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Response

Since 4 September 2010, seismic events have struck the Waitaha region. Cumulatively these earthquakes have changed forever the landscape, the city and the lives of all those who call Ōtautahi home.

The following provides some insight into how Te Rūnanga, as an organisation responded after each event, to immediate community needs and planning for the region’s recovery.

CERA Partnership

Ngāi Tahu is a statutory partner with CERA (Canterbury Earthquake Recovery Authority), and is actively taking a partnership approach. You can read a summary of our aspirations for Christchurch’s recovery and rebuild which helped to guide our response here: Whakaoratia Ōtautahi Ngāi Tahu.

Recovery-Strategy

 

Whakaoratia Ōtautahi

Ngāi Tahu Aspirations for Christchurch Recovery & Rebuild
Actively celebrate, protect & enhance values significant to Ngāi Tahu, both historic & contemporary, for 21st Century Ōtautahi Christchurch. View Whakaoratia Ōtautahi.

He Huanui Ara Ake mo Waitaha

Te Rūnanga o Ngāi Tahu interim input on the draft CERA Recovery Strategy
Ngāi Tahu’s preliminary tribal positions and priorities for the draft CERA Recovery Strategy for Greater Christchurch – 22 July 2011. View He Huanui Ara Ake mo Waitaha.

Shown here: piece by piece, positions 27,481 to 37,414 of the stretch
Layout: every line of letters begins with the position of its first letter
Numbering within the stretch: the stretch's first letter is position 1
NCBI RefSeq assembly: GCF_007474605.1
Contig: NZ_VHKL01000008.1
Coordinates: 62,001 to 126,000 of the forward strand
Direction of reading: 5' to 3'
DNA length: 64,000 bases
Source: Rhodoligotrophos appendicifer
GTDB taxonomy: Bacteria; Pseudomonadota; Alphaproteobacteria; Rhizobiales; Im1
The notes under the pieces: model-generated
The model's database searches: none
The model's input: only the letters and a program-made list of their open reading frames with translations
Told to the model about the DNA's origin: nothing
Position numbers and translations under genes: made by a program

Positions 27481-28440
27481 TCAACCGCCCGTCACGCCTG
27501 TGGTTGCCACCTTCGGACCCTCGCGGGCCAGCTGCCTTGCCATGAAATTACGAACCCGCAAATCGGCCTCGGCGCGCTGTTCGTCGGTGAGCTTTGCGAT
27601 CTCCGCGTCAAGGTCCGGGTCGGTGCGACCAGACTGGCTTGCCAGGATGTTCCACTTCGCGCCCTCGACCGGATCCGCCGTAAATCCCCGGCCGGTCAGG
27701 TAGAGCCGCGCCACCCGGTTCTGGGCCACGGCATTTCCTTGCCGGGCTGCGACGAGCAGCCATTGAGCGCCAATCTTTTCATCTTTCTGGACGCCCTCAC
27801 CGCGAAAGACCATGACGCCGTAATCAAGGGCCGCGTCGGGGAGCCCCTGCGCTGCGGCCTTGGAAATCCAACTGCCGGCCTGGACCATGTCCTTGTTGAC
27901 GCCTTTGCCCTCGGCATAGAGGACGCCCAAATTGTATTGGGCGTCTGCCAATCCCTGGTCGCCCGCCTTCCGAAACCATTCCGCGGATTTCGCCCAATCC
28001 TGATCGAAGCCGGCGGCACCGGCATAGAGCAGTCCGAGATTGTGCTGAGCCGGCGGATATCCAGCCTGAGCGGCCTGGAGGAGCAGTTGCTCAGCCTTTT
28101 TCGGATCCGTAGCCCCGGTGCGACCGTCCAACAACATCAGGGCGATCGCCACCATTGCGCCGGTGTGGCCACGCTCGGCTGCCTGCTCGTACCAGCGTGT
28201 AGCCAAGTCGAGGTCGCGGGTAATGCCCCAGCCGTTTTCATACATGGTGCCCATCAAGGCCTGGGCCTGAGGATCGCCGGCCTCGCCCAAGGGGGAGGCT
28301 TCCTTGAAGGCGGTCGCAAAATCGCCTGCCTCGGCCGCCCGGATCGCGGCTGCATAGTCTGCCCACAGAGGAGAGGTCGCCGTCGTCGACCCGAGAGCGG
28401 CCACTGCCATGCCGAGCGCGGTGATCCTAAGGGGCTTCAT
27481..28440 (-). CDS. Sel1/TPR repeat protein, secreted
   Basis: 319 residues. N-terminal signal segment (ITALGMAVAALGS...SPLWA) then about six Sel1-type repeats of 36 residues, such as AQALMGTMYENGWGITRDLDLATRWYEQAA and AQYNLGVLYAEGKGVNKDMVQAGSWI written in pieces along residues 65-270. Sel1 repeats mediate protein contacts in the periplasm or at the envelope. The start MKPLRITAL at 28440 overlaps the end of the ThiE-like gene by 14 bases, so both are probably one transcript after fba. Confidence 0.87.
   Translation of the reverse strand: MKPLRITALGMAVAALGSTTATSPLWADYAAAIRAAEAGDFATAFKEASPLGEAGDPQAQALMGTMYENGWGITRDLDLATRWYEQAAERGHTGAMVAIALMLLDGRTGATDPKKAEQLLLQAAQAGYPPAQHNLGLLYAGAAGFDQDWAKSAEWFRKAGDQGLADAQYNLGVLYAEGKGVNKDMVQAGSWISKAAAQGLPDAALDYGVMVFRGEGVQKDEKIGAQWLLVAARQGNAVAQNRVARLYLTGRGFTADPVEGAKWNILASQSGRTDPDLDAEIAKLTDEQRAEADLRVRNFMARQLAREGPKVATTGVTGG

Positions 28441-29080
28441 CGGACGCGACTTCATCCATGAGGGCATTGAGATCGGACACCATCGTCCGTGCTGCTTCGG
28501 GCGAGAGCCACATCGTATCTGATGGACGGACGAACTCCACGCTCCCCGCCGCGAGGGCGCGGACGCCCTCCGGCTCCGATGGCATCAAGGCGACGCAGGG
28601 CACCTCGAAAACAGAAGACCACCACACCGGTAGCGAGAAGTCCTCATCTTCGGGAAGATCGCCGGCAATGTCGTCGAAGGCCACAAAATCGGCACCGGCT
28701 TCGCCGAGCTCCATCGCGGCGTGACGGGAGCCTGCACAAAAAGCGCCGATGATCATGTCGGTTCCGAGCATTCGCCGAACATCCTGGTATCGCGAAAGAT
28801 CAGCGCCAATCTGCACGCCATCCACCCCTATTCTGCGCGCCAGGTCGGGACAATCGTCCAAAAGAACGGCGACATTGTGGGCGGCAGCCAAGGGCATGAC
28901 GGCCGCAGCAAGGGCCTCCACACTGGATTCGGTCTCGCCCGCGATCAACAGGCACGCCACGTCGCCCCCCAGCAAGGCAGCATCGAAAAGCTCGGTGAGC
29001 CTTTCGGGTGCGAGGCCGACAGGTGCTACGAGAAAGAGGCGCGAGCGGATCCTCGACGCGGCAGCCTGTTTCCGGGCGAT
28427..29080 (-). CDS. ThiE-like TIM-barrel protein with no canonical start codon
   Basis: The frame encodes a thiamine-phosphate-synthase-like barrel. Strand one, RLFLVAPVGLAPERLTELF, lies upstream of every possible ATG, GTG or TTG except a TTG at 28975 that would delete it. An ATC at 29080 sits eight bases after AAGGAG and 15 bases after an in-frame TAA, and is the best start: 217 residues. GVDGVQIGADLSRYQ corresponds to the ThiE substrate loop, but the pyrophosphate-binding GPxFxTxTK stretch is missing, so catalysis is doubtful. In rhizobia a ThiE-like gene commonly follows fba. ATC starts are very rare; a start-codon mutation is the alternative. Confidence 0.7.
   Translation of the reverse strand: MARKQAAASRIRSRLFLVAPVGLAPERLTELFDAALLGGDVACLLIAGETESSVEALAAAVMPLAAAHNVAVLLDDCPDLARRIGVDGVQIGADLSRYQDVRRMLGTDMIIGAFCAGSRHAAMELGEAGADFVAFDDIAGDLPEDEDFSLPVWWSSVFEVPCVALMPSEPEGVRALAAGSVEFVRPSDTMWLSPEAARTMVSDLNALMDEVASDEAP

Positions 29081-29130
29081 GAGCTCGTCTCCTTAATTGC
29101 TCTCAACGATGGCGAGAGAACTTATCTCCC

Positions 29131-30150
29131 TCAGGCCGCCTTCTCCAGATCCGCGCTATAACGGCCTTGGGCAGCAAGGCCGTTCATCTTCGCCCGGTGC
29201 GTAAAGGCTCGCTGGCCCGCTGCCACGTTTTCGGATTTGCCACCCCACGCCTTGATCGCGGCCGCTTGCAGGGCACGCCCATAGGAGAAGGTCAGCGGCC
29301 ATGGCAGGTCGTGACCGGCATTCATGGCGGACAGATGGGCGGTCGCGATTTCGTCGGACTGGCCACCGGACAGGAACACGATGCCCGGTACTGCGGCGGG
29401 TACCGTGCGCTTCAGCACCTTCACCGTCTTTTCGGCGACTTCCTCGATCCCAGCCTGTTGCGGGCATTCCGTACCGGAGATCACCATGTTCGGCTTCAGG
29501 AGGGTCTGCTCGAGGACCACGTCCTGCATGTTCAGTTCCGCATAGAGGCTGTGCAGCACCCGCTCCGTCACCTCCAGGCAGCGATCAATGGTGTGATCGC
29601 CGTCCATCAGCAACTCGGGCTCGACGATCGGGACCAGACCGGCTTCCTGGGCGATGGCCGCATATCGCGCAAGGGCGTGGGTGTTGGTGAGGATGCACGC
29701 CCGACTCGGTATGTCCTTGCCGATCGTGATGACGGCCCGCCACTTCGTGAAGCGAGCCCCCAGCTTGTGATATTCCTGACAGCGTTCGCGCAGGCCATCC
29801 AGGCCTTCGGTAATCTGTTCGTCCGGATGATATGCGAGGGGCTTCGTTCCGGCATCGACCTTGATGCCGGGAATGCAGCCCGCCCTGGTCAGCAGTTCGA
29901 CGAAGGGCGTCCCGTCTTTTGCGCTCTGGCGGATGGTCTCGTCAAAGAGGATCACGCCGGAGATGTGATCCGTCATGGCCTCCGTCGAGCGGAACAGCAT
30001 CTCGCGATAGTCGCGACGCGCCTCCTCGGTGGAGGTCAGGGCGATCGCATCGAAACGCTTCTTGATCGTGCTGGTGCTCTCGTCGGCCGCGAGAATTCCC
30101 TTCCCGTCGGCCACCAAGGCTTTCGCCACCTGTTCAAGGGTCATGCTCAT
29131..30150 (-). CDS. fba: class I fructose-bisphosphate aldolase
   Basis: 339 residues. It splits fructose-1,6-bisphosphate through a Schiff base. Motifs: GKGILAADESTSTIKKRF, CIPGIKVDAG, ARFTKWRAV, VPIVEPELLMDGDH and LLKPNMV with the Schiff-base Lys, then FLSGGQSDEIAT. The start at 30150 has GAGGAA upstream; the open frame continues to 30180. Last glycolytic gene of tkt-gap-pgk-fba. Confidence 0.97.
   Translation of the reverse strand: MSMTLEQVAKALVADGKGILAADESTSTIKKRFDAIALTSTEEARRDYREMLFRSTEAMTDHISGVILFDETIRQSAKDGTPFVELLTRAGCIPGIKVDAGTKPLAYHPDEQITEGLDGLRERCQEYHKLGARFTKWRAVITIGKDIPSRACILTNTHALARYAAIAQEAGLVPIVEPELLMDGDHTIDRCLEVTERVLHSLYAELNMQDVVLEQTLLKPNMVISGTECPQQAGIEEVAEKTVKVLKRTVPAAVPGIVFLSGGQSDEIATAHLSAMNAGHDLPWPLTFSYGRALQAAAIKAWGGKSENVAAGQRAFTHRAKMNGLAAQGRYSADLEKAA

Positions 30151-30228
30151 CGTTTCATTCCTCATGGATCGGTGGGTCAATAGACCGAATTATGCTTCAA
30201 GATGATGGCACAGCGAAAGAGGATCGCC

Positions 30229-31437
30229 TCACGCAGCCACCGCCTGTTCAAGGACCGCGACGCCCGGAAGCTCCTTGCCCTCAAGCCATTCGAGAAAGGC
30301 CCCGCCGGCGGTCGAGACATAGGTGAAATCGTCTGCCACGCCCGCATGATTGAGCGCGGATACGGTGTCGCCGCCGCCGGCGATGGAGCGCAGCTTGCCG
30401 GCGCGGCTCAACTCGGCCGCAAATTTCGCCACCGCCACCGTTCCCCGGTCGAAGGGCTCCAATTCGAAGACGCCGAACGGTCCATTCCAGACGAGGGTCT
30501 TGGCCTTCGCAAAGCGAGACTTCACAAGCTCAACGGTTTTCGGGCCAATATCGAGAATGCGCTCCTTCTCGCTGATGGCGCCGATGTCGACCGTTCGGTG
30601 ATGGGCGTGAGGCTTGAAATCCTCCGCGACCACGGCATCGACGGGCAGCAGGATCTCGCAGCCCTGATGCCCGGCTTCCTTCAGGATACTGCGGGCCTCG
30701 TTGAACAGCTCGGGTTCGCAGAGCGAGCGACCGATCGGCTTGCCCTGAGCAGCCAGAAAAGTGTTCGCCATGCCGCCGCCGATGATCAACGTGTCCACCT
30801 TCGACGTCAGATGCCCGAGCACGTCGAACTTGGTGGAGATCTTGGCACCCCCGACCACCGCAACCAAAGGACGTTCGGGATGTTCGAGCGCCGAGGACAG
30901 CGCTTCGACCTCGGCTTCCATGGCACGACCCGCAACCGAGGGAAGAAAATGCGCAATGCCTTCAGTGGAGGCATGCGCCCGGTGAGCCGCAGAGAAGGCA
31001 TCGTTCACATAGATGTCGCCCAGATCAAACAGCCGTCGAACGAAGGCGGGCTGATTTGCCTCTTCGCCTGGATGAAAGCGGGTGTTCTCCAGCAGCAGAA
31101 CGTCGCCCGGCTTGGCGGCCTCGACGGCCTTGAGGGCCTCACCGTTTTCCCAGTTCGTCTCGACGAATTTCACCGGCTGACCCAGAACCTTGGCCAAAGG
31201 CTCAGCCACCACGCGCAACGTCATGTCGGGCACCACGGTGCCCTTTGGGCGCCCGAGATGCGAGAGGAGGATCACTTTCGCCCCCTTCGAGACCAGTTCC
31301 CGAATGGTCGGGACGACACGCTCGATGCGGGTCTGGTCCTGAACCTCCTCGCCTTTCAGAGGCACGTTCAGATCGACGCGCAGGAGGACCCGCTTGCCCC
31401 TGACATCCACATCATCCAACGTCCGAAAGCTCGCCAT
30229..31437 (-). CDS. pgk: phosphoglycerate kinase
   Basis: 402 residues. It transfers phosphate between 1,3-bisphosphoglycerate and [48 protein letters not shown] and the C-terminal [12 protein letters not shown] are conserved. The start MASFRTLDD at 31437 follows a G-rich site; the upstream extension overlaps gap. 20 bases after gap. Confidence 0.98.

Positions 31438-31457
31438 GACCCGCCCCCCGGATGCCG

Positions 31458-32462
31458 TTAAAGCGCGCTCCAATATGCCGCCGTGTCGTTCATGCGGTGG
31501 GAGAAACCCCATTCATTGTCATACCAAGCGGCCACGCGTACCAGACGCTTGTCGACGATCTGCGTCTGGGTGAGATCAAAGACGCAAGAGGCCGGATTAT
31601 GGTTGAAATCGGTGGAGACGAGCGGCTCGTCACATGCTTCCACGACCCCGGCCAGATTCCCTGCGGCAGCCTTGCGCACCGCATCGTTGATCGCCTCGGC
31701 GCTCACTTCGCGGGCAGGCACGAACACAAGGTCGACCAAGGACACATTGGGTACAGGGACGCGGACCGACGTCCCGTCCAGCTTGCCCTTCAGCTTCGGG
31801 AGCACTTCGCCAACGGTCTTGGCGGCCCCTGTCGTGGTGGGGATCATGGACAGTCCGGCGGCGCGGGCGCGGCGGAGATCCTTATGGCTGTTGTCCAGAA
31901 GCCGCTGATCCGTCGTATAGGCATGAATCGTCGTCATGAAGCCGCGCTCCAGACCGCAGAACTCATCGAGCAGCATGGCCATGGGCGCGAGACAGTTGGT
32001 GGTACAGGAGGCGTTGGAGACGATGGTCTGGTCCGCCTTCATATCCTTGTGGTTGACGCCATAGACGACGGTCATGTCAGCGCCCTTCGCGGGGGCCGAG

Ngāi Tahu submission on the draft Central City Plan

The Christchurch City Council received 5000 comments from nearly 3000 individuals and groups on its draft Central City Plan. Te Rūnanga o Ngāi Tahu is one of about 450 organisations and individuals who have asked to have their submission heard by Council, along with Te Ngāi Tūāhuriri Rūnanga. View the Ngāi Tahu submission on the draft Central City Plan.

Māori Recovery Network

The Māori Recovery Network is a Ngāi Tahu- led collaboration of Māori organisations, formed to support the people of Christchurch following the February 22 earthquake.

The Network’s kaupapa (purpose) is to reach out to, support and assist whānau (families) in the worst effected Eastern suburbs of Ōtautahi. The Māori Recovery Network works in a Māori way and is committed to supporting Māori and non-Māori whānau.

The reports below show the issues faced by whānau on a day by day basis and how the Māori Recovery Network has responded to these needs.

The Māori Recovery Network includes Te Rūnanga o Ngāi Tahu, Te Puni Kokiri, He Oranga Pounamu, Ngā Maata Waka, Māori Wardens, Māori health and social service providers, Māori Party and the wider Māori network— organisations with memberships committed to supporting the recovery effort.